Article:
NOTE: This reflection was written by a Weaving Earth participant after returning from a trip into some beautiful California wild lands.
Shaking the dust and dirt and leaves out of my blanket and clothes today sent a wave of emotion through my body. I felt a sting of pain as I loaded the clothes into the wash. Feels a little like it’s washing the experience away. The tears came. The magic and medicine and learning of that time out there is feeling potent, it’s working on me, moving in me. Almost more so than while out there. The drive home, fast on the highways, crowded in the cities, hard on a tired body.
The opening of the door to a house where large amounts of alcohol is consumed by family members, numbing pain, stress, and connection—I remember sitting for many hours tending a small fire that grew large and hot, lovingly spun to life from the beings of the land, listening to stories spoken and heard.
I’m back where water comes from faucets—but I remember carrying a clay pot and gourds full of wild water from gently flowing streams.
I’m back where all that’s needed to heat water is to turn a nob and wait a few moments—but I remember the slowness of building up a coal nest for the beautifully initiated clay pot. The snapping of the small burnt and weathered manzanita branches. The slowness of the approaching boil. And the beautiful way the waters rolled in that lovingly hand-crafted pot.
I’m back where I quickly move from task to task, so there’s enough time for a walk outside before work—but I remember the slowness in my legs as I moved across the land. How I lay down many times, whenever a seat in a rock looked inviting, or the micro scene of little red plants growing in the sand pockets on those rocks was too incredible to resist sitting down and taking in. How the flowering elderberry drew me towards her. How the land communicated with my body. And how I was led by it.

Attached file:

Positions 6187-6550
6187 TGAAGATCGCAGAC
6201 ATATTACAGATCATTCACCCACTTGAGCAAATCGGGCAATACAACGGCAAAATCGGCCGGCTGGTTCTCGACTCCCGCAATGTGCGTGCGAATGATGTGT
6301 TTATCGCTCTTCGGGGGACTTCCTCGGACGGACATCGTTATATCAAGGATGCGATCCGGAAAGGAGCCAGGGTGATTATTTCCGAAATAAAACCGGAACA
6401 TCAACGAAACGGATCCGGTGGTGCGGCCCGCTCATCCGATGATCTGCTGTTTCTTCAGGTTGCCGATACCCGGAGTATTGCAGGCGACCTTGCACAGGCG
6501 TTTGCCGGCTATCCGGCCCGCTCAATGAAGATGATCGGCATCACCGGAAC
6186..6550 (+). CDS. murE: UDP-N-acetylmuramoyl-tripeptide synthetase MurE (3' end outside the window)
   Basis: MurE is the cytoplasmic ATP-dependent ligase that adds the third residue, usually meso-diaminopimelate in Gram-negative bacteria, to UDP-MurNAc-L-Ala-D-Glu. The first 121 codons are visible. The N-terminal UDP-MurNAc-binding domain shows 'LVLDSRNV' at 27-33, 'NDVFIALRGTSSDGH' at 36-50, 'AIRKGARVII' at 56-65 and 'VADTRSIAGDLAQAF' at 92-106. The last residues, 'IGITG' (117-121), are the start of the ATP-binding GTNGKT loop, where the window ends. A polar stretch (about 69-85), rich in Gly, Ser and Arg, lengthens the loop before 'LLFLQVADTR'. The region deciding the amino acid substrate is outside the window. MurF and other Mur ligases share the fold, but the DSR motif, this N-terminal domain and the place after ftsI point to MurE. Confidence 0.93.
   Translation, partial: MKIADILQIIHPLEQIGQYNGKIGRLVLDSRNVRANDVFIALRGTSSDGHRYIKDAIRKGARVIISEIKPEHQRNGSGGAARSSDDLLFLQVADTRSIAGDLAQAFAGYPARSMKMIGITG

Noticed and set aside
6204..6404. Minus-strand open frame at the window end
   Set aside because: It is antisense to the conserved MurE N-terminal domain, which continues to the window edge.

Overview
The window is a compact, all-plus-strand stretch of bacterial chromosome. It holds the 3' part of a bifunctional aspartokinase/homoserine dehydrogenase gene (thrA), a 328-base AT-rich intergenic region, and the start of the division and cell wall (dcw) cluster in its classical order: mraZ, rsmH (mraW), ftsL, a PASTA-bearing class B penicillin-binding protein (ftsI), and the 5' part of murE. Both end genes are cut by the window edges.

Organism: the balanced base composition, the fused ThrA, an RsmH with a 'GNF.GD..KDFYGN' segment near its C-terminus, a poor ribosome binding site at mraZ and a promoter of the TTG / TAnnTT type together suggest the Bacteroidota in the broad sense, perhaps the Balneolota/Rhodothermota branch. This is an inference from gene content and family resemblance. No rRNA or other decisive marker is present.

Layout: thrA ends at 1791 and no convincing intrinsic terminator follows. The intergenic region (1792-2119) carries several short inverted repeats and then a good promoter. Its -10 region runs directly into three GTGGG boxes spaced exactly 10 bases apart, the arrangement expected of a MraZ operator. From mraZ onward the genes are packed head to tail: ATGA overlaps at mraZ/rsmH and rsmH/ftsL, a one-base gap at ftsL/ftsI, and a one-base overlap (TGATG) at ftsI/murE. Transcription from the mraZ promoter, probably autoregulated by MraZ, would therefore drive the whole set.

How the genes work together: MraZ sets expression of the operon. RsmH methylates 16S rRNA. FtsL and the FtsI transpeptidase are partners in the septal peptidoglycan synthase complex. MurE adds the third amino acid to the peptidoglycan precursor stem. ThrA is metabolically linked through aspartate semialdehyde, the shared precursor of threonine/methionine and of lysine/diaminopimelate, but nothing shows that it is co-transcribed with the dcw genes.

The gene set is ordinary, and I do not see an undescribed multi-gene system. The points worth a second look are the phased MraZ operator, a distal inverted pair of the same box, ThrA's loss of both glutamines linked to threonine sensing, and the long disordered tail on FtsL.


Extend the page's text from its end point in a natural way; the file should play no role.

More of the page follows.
I’m back where there’s access to Internet to look up how to build solar showers while eating breakfast—but I remember the fire, water gathering, wild harvesting, slow passage of time for the approach of the rolling boil, the stirring of the collective found and prepared ingredients (all with a slow story of their own), the cooling time, the offering to the fire, and joy in the few bites individually taken as the pot passed from hand to hand around the circle, a feeling of abundant nourishment, the bottomless pot.
I’m in the question of how to maintain and ripple out moving slowly with intention when living in a place.
Where there are walls, like alcohol, television, and to-do tasks that hinder connection.
Where water arrives and boils faster.
Where the thinking of the next to-do removes me from the presence of the one at hand.
Where precious dirt time feels limited.
Where multitasking pulls me away from consciously consuming that which nourishes me.
I’m holding on to the green of the oaks. The fields of flowers. The glow of the cave. The fire hot. The waters flowing. The land abundant. The air intoxicating. The circling up around “what’s needed?” The listening. The ease. The collective decisions. The personal choices. Impact. Peacemaking. The hot arrival. The cold plunge exit.
Gratitude to the place for receiving us. Nourishing our bodies and spirits. Serenading our ears. Spellbinding our eyes. Gifting our noses. Enlivening our skin.
Thank you and thank me for showing up with open hearts as we deepened into remembering our belonging. The ripples went deep within me. May they be spreading gently, far and wide, as well.